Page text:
TN 8 (02-11)

RS 02101.095 Employment Status of Bookkeepers and Accountants

A. Bookkeeper and accountant defined

1. Accountant

The accountant’s duties include organizing or establishing a system of records or investigating or reporting on the financial state of an organization. The accountant’s services are professional by nature and more complex than those of the bookkeeper. Certified public accountants (CPA) must meet additional State education and experience requirements for certification as a CPA. A CPA’s primary functions are financial audit services and public accounting. Corporations can employ a CPA.

2. Bookkeeper

A bookkeeper’s duties usually include balancing books, compiling reports, maintaining a complete and systematic set of records of the employer's business transactions, posting ledgers, and recording items in proper journals and on special forms.

Skilled bookkeepers may perform the duties of accountants and accountants often perform bookkeeper duties. There is no clear distinction between the two occupations.

B. Employee status of bookkeepers and accountants

Bookkeepers and accountants are employees when they:

  • are subject to direction and control of the employer, although they may not be closely supervised because they have the skill required to do the work;

  • are usually connected with a system of bookkeeping or accounting adopted by the employer;

  • do not make their services available to the public, or maintain their own offices;

  • enjoy the usual privileges extended by an employer to employees, including paid vacations, sick pay benefits, bonuses, etc.;

  • generally work fixed hours;

  • perform services at regular intervals for a single business for a fixed salary; and

  • work on the employer's premises with the necessary supplies and office help the employer furnished for them (except when the employer authorizes the employee to work at an alternate duty station, such as from home).

C. Status of bookkeepers and accountants as independent contractors

Bookkeepers and accountants are independent contractors when they:

  • are hired (potentially for a long period of time) to accomplish a specific result and are not subject to direction or control over the methods or means to accomplish it;

  • depend on their reputations and the amount of energy and resourcefulness they use to conduct their businesses;

  • do not have to perform their services on the premises of the purchaser of the services;

  • make their services available to the public;

  • pay their own business expenses, including the cost of equipment and materials, helper's wages, etc.;

  • render their services for a number of clients and receive remuneration on a fee basis; and

  • rent office space or maintain an office in their home.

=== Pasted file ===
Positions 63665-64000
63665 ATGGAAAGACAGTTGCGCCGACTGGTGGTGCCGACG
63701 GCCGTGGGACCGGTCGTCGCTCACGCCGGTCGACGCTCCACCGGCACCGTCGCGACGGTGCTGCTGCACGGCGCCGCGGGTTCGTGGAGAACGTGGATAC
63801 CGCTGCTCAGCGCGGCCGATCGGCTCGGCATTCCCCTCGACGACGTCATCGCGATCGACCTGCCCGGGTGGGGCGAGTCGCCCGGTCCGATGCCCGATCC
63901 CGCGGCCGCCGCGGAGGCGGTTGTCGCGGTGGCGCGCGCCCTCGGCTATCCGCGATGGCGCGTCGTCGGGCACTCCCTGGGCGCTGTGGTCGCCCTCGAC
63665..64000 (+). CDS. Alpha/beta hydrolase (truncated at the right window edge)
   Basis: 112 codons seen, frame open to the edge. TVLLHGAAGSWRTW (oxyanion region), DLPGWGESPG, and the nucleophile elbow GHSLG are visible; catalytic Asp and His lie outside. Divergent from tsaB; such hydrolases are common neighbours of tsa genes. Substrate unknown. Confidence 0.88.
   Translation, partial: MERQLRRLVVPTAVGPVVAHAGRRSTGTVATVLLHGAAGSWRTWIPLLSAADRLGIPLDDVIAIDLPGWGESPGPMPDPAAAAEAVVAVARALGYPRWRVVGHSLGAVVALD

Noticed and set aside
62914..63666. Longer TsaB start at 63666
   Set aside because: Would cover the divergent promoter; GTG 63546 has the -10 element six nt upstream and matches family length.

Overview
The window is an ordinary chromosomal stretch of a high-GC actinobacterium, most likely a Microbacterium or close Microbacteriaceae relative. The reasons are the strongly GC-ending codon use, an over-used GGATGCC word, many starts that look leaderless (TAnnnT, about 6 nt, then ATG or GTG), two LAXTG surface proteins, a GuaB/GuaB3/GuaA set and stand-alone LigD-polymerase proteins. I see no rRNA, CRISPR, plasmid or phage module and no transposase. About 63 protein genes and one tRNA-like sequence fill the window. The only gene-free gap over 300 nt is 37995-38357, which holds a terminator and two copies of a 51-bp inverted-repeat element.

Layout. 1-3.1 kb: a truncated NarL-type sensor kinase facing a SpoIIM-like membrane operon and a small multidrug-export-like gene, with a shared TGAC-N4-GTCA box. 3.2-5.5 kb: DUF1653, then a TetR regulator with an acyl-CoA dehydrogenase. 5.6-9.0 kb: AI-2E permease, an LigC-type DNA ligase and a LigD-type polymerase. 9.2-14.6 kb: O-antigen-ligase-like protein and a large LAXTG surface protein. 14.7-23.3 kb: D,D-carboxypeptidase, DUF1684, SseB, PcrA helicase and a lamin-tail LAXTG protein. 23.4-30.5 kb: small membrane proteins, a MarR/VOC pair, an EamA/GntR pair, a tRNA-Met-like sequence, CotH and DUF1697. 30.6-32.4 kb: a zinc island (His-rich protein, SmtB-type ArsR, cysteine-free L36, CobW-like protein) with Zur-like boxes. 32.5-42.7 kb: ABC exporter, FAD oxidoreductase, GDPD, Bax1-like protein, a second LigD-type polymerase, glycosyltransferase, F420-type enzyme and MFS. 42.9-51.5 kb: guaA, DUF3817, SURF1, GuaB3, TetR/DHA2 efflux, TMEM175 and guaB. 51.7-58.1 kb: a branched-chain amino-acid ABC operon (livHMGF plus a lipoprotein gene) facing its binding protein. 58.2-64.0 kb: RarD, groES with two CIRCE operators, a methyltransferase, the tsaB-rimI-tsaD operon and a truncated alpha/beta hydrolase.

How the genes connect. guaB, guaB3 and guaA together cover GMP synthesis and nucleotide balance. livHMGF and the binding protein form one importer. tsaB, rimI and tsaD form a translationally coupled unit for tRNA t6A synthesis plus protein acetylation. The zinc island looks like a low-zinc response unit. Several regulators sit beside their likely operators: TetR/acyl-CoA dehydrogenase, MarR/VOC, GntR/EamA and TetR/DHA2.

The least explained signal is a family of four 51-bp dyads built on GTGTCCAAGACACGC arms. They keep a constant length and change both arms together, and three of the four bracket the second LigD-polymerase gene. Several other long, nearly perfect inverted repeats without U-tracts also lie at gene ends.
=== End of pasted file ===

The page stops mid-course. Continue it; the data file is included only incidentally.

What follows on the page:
D. Dual status of bookkeepers and accountants

Quite often, the bookkeeper and accountant render services under conditions that are a combination of employee and independent contractor. For example, an employee on one job and an independent contractor on another job. For a description of the usual conditions under which bookkeepers and accountants render services, see RS 02101.095B and RS 02101.095C in this section.

A self-employed accountant may occasionally accept a job under conditions that make him or her an employee. For example, an accountant might agree to prepare monthly statements and reports for a storeowner at the store for two hours every week. An employer-employee relationship exists if the storeowner:

  • sets the hours;

  • pays an hourly wage;

  • furnishes the necessary materials; and

  • changes or sets the order of the services.

Many bookkeepers and accountants who work 8-hour workdays as employees may also work for small firms on a contractual basis. They usually work at home, for a specified fee, and must complete the job by a certain time.

E. Principal factors that indicate an employer-employee relationship

The principal factors that indicate an employment relationship are:

  • either party may end the relationship without liability;

  • the worker cannot integrate his or her work into another business;

  • the worker does not personally incur business expenses;

  • the recurring nature of the services;

  • the alleged employer furnishes facilities and equipment (except when the employer authorizes the employee to work at an alternate duty station, such as from home); and

  • the worker must personally perform the work.

F. Consider the nature of the job to determine worker status

The nature of the worker’s job affects the degree of direction and control that is necessary to determine worker status. As highly trained professionals, accountants, in particular, may require very little direction and control. In analyzing the status of professional workers, evidence of control or autonomy with respect to financial details is important, as is evidence concerning the relationship of the parties.

Examine the parties’ agreement and actions with respect to each other to determine their relationship of the parties. Pay close attention to the facts that show how the parties (and others) perceive the relationship.

The following facts may reflect the intent of the parties:

  • doing business in corporate form, while observing corporate formalities, indicates the worker is not an employee;

  • filing a Form W-2, Wage and Tax Statement, indicates an employer’s belief that the worker is an employee;

  • giving the contractor a Form 1099 indicates an employer’s belief the worker is an independent contractor; and

  • providing employee benefits (such as paid vacation, sick days, and health insurance) is evidence that the worker is an employee.

G. Reference

IRS Publication 963, Federal-State Reference Guide at

To Link to this section - Use this URL:
RS 02101.095 - Employment Status of Bookkeepers and Accountants - 02/02/2011
Batch run: 07/03/2014